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Reminiscence and anecdote, as they tell of one’s meetings with the great or the prominent, are an established form of self-enhancement. They make known that one was there. This is not my purpose; my aim is to inform and perhaps, on occasion, to entertain. The risk, nonetheless, exists that critics who are less than tolerant may suggest that I am indulging in name-dropping. Hence the title of the book and that of this chapter; nothing so disarms a prosecutor as a prior confession of guilt.

   John Kenneth Galbraith, Name Dropping


Name Dropping can be really irritating, especially the insincere and ineffective use of your name by a someone you hardly know (or don’t know) to show he’s your best friend.  Here is a typical exchange between a “name-dropper” and a server.

“What’s your name?”


“Tanya?  How are you doing, Tanya?”

“Great, how can I help you?”

“Well, how’s it going for you today, Tanya?”

If you find this false display of interest off putting by someone who doesn’t know you and probably could care less, read the hilarious takedown by Monya De in Stanford Magazine.  You will never think of using a stranger’s first name in such a familiar way again.


I’m all for building customer relationships, but a company would achieve that through taking a genuine interest in a customer’s happiness, not by parroting his or her name like some kind of Pavlovian trigger word. The owners of the toothy grins? I doubt they’d remember my moniker if they saw me on the street.   Monya De


Social media platforms such as Facebook use this technique all the time to appeal to your emotions.  So do advertisers, groups and politicians seeking donations.  For what it’s worth, I immediately trash any solicitation that has my first name in it unless it’s from a local organization I actually care about.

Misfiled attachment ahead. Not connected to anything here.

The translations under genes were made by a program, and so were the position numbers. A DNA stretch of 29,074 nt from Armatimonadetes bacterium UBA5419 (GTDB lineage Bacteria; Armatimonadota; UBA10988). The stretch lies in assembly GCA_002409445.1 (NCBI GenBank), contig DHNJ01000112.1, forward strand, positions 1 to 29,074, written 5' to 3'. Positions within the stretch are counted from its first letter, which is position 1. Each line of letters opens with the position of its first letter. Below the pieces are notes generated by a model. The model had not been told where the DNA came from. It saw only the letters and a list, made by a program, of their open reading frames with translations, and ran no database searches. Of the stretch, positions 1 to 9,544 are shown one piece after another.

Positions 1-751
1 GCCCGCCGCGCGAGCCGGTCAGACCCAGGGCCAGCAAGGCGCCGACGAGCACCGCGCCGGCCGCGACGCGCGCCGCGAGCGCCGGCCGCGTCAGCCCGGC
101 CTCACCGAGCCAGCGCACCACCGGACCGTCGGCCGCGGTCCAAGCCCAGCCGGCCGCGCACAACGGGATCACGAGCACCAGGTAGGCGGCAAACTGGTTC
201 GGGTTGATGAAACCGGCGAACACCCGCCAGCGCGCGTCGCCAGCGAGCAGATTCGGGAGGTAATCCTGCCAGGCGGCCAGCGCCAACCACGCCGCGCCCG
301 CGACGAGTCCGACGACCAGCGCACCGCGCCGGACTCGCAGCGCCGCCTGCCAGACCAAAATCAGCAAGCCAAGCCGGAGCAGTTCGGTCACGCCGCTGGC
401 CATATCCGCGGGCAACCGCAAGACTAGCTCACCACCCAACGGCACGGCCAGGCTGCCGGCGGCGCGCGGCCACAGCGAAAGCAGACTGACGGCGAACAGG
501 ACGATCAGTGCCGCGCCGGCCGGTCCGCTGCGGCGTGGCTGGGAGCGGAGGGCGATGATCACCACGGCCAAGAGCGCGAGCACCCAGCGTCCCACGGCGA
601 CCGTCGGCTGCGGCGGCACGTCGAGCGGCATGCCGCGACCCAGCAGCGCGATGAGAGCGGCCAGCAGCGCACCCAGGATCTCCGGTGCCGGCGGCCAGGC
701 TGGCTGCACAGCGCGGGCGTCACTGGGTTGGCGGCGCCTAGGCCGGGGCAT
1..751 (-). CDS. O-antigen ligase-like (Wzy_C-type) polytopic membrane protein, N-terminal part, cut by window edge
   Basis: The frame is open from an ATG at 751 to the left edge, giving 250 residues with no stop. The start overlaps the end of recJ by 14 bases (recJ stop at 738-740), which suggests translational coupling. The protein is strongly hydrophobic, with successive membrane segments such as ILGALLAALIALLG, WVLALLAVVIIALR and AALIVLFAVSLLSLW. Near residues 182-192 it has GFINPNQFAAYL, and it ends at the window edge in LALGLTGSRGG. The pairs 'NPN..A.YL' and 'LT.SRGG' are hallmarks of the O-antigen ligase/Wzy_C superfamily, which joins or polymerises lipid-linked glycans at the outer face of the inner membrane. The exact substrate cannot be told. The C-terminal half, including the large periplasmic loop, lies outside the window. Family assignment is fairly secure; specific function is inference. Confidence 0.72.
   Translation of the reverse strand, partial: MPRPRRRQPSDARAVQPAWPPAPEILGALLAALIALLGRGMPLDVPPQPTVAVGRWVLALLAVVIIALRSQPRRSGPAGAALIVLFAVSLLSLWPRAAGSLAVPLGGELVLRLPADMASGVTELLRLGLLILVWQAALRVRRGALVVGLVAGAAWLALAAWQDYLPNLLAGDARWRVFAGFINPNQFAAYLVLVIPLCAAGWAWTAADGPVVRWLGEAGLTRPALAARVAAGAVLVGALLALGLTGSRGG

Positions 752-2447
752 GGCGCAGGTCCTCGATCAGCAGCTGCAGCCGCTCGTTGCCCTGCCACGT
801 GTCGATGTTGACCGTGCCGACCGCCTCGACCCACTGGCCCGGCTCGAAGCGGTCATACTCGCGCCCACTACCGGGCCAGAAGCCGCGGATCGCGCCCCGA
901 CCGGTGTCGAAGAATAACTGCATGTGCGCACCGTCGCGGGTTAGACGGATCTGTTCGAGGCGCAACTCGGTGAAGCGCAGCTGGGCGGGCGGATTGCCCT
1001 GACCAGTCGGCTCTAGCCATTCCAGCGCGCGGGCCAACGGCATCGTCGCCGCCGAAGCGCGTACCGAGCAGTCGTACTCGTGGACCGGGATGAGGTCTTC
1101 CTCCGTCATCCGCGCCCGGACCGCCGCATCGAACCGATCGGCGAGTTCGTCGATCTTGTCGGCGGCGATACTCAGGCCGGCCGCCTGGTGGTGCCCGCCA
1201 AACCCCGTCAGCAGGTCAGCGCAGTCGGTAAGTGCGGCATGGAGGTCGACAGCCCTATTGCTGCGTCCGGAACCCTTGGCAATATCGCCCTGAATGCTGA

Another form of name dropping is to pump yourself up by using the names of famous people even though you may know them only casually if at all.  Does it work? Certainly not for me but maybe for some. Name dropping is a sort of “argumentum ad verecundiam” (argument from authority), something astrophysicist Carl Sagan warned against in his “baloney detection kit.”

John Kenneth Galbraith worried enough about being classified as a name-dropper that he prefaced his book with the quote above.  His defense was that he actually knew the people he wrote about and felt he had something interesting and new to offer.  This may work for him but it doesn’t always work so well for the rest of us.

I always enjoy reading Galbraith even if he is pompous at times.  I especially like The Affluent Society which remains fresh and relevant even today. I didn’t know him personally.  Had I met him, he at 6’ 8”, I at 5’7”, it would have been difficult to see eye to eye.  You might like the debate between W. F. Buckley (uber-conservative) and J. K. Galbraith (uber-liberal) held at a time when civilized debate was encouraged and expected of serious thinkers even when full of themselves.  Unfortunately that political atmosphere was jettisoned with the far left and the coffin nailed tight with the Tea Party.  Civilized debate is now considered “elitist” and boring. Politics today is all about clicks. And clicks are what name-droppers are looking for.  If you are so inclined, we offer this gem of a discussion so out of touch with the current atmosphere that it can be considered a quaint oddity of times past.